Top 40 Smash Taps: “Stone Cold”

These posts are about the songs that can accurately claim to crossed the key line of chart success, becoming Top 40 hits on Billboard, but just barely. Every song featured in this series peaked at number 40.

The band Rainbow started when guitarist Ritchie Blackmore decided he’d had enough of playing in Deep Purple. Dissatisfied with the funkier direction his bandmates were taking around the time of the 1974 album Stormbringer, Blackmore decided to explore the possibility of a solo outing. He recruited a couple of members of the blues rock band Elf, including Ronnie James Dio, along with other handy musicians and recorded the song “The Black Sheep of the Family.” Happy with the results, Blackmore kept the group together, eventually releasing an album billed under the name Ritchie Blackmore’s Rainbow. The moniker was eventually shortened to simply the word corresponding to the meteorological phenomenon, and the band started cranking out crunching hard rock songs nicely suited to all the FM stations that were cropping up at the time.

Blackmore may have taken an initial shine to the group he assembled, but that faded quickly enough. Over the course of the next twenty years and eight studio albums, Rainbow never had the same band line-up twice. By the time of the 1982 album Straight Between the Eyes (just look at the cover art!), Blackmore was the only original member still in the group. Bassist Roger Glover was the next most-senior member, having joined Rainbow a whopping three years earlier. Straight Between the Eyes also has the distinction of being home to the band’s only U.S. Top 40 single, “Stone Cold.” That track, of course, peaked at #40.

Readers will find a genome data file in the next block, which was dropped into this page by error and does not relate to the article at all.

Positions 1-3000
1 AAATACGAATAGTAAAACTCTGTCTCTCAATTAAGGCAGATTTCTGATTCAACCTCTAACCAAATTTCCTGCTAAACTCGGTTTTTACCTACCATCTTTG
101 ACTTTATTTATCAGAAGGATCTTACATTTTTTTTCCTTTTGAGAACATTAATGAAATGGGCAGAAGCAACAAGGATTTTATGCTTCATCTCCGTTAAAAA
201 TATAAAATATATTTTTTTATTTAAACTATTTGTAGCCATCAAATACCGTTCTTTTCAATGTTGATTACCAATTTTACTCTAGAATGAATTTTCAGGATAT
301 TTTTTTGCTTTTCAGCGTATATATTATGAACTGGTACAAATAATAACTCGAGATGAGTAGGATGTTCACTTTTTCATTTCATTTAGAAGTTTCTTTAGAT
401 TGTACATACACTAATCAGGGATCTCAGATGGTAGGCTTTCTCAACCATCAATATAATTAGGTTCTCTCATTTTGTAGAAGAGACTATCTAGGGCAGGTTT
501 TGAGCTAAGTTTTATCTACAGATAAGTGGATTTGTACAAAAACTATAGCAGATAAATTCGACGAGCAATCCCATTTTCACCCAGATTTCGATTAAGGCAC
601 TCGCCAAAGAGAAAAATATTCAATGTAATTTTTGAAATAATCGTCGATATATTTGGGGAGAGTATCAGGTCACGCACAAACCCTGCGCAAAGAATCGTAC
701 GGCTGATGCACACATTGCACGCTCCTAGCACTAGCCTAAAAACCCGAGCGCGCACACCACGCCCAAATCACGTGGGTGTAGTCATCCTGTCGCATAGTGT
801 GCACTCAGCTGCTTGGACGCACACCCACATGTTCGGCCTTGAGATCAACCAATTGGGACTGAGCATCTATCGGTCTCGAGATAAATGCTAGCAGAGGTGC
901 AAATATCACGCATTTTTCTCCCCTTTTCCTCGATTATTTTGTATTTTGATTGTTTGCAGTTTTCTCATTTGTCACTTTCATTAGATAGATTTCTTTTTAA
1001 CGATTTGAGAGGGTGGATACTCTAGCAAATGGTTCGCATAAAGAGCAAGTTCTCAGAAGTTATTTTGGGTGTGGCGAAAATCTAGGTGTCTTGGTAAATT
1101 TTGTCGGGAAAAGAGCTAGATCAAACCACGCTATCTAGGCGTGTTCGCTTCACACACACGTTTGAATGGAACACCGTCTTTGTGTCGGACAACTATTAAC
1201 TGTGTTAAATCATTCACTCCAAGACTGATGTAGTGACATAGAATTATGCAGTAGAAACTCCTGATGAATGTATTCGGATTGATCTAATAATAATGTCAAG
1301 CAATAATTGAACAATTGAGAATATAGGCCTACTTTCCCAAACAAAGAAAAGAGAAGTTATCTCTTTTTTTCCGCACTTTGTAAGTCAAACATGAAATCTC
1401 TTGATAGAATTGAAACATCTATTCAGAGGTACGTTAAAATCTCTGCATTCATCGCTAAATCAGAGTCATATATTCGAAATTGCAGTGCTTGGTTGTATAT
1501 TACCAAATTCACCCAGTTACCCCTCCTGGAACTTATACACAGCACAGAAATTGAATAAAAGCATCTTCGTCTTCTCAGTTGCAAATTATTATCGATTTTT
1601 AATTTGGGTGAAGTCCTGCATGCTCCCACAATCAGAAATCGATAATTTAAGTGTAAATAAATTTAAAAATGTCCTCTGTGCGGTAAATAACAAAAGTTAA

Rainbow hung on for a couple more years. There were the normal dalliances with reunion common for any band with even an iota of name recognition, including one more studio album in the mid-nineties. Otherwise, Blackmore pursued other projects, including occasional spins with a revived Deep Purple, which likely put more money in his pocket than all of those competing endeavors combined.

“Just Like Heaven” by The Cure.
“I’m in Love” by Evelyn King
“Buy Me a Rose” by Kenny Rogers
“Who’s Your Baby” by The Archies
“Me and Bobby McGee” by Jerry Lee Lewis
“Angel in Blue” by J. Geils Band
“Crazy Downtown” by Allan Sherman
“I’ve Seen All Good People” and “Rhythm of Love” by Yes
“Naturally Stoned” by the Avant-Garde
“Come See” by Major Lance
“Your Old Standby” by Mary Wells
“See the Lights” by Simple Minds
“Watch Out For Lucy” by Eric Clapton
“The Alvin Twist” by Alvin and the Chipmunks
“Love Me Tender” by Percy Sledge
“Jennifer Eccles” by the Hollies
“Video Killed the Radio Star” by the Olympics
“The Bounce” by the Olympics
“Your One and Only Love” by Jackie Wilson
“Tell Her She’s Lovely” by El Chicano
“The Last Time I Made Love” by Joyce Kennedy and Jeffrey Osborne
“Limbo Rock” by The Champs
“Crazy Eyes For You” by Bobby Hamilton
“Violet Hill” and “Lost+” by Coldplay
“Freight Train” by the Chas. McDevitt Skiffle Group
“Sweet William” by Little Millie Small
“Live My Life” by Boy George
“Lessons Learned” by Tracy Lawrence
“So Close” by Diana Ross
“Six Feet Deep” by the Geto Boys
“You Thrill Me” by Exile
“What Now” by Gene Chandler
“Put It in a Magazine” by Sonny Charles
“Got a Love for You” by Jomanda

41 thoughts on “Top 40 Smash Taps: “Stone Cold”

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